American Rifleman | 9 Field-Tested Trunk Guns : 9 Field-Tested Trunk Guns by B. Gil Horman - Tuesday, September 15, 2015 "Anyone who has spent much time wandering the online shooting forums or reading gun magazines has picked up on some of the less formal firearm categories folks like to talk about, such as BUGs (back-up guns), Kit Guns (small .22 handguns) and Perfect Packin' Pistols (for hiking). A Trunk Gun is a sturdy, reliable, and not-too-expensive firearm that can be kept tucked away in a car or boat for plinking, hunting and, in a pinch, self-defense. Here are a few of the guns I've worked with that make good passengers without breaking the bank. Don't forget to check regulations for legal methods of transporting firearms in your area." (Read more at the link.) My remarks: This repeat from last year showed up in my email "American Rifleman Insider" today. The author rounded up the usual suspects, and I recommend the article. But ther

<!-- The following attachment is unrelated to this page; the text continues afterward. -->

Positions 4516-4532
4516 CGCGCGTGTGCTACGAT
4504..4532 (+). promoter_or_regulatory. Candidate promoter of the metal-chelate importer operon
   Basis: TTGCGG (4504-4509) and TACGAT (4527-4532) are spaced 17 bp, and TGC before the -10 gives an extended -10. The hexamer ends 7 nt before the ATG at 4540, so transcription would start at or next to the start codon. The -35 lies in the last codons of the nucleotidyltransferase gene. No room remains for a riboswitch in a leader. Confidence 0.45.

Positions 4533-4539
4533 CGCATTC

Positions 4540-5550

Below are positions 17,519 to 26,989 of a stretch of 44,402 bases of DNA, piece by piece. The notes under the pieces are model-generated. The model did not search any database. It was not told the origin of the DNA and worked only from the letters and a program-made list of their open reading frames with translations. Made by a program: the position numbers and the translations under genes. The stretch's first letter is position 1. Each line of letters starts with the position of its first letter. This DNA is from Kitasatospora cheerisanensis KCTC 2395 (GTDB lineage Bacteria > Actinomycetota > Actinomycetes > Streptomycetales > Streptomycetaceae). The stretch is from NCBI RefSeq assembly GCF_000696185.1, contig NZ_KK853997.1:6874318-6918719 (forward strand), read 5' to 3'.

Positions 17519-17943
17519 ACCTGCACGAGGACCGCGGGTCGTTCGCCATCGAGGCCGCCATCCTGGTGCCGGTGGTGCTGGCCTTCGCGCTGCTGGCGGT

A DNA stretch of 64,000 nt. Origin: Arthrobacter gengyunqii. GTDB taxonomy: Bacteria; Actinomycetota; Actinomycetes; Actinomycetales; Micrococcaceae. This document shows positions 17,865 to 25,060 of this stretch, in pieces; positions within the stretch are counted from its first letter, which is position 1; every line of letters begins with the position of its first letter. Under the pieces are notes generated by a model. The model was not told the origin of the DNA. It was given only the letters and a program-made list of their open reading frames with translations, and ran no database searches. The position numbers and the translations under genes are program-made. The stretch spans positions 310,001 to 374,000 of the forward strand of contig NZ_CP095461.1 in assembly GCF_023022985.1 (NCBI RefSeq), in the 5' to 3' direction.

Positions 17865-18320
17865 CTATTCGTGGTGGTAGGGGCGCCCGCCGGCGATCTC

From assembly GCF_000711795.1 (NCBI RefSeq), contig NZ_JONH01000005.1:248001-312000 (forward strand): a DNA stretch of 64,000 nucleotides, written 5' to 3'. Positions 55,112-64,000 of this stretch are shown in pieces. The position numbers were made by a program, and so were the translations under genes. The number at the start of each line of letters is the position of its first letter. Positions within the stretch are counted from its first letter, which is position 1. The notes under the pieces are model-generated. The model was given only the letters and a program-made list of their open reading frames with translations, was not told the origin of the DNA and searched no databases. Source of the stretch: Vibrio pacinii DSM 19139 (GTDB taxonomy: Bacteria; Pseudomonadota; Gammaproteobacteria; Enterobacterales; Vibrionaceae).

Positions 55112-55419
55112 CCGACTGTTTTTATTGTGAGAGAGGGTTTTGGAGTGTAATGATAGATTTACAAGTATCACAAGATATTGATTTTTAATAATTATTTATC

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The shotgun "zones," A, B and C, describing the shotgun's behavior at varying ranges, are not much emphasized in my practice sessions anymore, because it was always a clumsy teaching. It is easier to tell people that the farther away you are from your target, the more likely you are to pelt the downrange danger zone instead of putting pellets into your target. That is really all the zones have to teach us, and you can demonstrate the same lesson in a few minutes at the range. Here is how the matter was taught, and my critique. Zone A: Very short range. The pattern has hardly spread. All your pellets will hit the combat silhouette target, for they are hitting en masse. (Bad assumption. All your pellets can miss the target too--same reason. But, if you are reasonably proficient, it is quite likely that all of the shot charge hits--and the wad as well.) Zone B The pattern has spread out, but not so widely that you can't still put all your pellets on the target.